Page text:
Staunton, February 18 – Over the past two years, Muslim leaders from across the Russian Federation have met to draft a “Strategy for the Development of Islam and Muslim Organizations in Russia up to 2035.” This document, adopted in the past few days, is the first of its kind and defines “a road map” for unifying the more than 80 muftiates into a single structure.
The coordinator of this effort was the Spiritual Assembly of the Muslims of Russia which was established several years ago in order to overcome the divisions among the Muslim communities of Russia and is assumed to have the backing of the Russian authorities (capost.media/news/obshchestvo/dukhovnoe-sobranie-musulman-prizvalo-k-konsolidatsii-organizatsiy/ and ria.ru/20200220/1565028840.html).
Following the demise of the USSR, MSDs sprung up like mushrooms after a rain. There are now more than 80 of them. Most have subordinated themselves to one of the three with all-Russia pretensions – the Union of Muftiis of Russia, the Central MSD in Ufa, and the Spiritual Administration of Muslims of Russia – or in the North Caucasus to a Coordination Center.
These compete with each other although all say they favor unity. A bigger problem is at the oblast and republic level where there are sometimes two, three or more MSDs with competing agendas. And these are not small: The Daghestan Republic MSD, for example, oversees some 3,000 mosques.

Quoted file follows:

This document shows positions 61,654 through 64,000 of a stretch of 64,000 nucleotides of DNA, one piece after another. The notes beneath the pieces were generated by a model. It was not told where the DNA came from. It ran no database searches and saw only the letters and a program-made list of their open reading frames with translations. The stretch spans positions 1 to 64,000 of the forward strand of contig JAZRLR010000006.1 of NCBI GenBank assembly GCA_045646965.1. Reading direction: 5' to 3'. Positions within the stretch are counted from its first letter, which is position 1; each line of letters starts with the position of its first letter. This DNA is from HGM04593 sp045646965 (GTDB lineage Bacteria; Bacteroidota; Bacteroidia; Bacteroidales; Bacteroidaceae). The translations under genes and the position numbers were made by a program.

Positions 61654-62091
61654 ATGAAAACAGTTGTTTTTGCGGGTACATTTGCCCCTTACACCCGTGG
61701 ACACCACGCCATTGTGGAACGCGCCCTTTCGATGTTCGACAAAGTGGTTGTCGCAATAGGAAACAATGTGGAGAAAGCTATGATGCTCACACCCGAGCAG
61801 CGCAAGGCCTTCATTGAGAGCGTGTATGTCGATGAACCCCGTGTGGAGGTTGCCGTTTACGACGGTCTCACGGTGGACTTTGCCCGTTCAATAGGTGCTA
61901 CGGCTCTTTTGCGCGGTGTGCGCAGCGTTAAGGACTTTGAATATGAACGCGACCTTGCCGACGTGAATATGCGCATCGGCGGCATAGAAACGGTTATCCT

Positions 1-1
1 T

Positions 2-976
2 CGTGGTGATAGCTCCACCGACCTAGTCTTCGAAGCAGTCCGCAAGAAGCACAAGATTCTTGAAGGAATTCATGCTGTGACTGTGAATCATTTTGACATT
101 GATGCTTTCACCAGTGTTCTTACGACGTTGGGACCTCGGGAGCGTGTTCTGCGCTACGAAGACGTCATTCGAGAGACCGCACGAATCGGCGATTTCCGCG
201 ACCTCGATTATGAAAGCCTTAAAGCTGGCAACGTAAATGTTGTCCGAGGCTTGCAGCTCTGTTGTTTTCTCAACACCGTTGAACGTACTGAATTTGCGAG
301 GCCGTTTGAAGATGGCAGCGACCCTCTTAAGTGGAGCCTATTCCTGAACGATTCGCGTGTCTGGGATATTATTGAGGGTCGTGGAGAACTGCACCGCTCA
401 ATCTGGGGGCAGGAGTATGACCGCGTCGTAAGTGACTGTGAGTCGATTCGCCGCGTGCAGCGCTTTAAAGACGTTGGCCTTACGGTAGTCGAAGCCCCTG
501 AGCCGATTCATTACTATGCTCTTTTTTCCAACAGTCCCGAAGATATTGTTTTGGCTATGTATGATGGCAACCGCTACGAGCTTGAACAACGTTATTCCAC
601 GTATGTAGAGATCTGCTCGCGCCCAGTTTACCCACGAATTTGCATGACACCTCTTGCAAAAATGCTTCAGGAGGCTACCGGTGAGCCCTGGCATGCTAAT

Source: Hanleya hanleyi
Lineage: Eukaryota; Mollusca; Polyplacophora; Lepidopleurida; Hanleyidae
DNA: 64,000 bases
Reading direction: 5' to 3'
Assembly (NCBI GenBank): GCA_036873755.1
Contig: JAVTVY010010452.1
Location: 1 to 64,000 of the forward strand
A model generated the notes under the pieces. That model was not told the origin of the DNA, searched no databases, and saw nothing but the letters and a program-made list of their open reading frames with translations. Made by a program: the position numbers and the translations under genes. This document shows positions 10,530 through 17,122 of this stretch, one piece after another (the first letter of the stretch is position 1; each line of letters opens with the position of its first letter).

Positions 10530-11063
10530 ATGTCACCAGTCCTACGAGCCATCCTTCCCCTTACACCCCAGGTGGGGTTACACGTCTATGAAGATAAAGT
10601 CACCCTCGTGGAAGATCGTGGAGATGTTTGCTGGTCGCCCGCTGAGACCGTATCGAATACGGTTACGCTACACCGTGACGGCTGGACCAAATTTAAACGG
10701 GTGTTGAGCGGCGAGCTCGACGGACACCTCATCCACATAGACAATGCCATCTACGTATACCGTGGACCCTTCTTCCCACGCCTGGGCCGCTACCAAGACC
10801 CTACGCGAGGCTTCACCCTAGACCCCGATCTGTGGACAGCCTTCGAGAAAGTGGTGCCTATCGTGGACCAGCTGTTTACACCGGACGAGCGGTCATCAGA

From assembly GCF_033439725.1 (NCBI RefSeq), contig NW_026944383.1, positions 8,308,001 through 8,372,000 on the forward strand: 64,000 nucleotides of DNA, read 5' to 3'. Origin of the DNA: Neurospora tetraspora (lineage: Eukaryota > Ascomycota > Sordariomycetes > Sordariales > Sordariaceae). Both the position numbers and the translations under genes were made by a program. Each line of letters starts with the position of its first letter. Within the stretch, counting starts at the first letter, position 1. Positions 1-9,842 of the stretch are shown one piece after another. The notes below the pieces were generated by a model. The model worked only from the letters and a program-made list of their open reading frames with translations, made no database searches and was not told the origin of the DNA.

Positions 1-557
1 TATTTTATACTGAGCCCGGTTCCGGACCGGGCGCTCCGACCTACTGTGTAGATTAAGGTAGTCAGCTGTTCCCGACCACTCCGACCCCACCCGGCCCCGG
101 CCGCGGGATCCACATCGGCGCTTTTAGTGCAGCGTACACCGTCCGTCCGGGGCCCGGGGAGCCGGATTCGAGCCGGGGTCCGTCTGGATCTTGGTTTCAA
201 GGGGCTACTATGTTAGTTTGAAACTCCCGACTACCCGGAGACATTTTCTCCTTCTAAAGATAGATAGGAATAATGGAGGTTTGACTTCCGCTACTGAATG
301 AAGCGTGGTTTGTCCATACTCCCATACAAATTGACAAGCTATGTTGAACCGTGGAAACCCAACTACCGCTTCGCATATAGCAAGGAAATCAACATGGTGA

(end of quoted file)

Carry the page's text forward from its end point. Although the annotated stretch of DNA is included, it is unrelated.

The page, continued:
Efforts to unite them have always failed because of competition among the leaders and because there has been an all or nothing quality about them with one or another of the leaders demanding that others subordinate themselves to him all at once. What makes this new effort more hopeful is that the strategy document anticipates a step-by-step process.
Initially, the various MSDs will meet to discuss issues, then they will on occasion create common training centers and even issue common fetwas, and only after these confidence-building measures have been in place for some time will there be a move to create a single structure that all will be subordinate to.
The Muslim Spiritual Directorate (MSD) system is not canonical within Islam. It was created by Catherine the Great and then re-established by the Soviets before taking on a life of its own after 1991. Both the government and many Muslims are conflicted about the value of unification or even its existence.
Moscow has traditionally preferred having a single religious center with which to work. Muslims have been the exception. Some argue this is because the Russian government wants to keep the faithful divided because Islam more than other faiths does not draw a sharp distinction between religion and politics. Others say it reflects Moscow’s inability to create a single center.
Muslims also are divided. Because the MSD is not Koranic, many believers, mullahs and muftis view it as a government device that should be dispensed with. But as that is unlikely to happen, they favor a central hierarchy so that Muslims can speak with one voice, precisely what some in the political establishment fear, as much as they prefer hierarchies in general.
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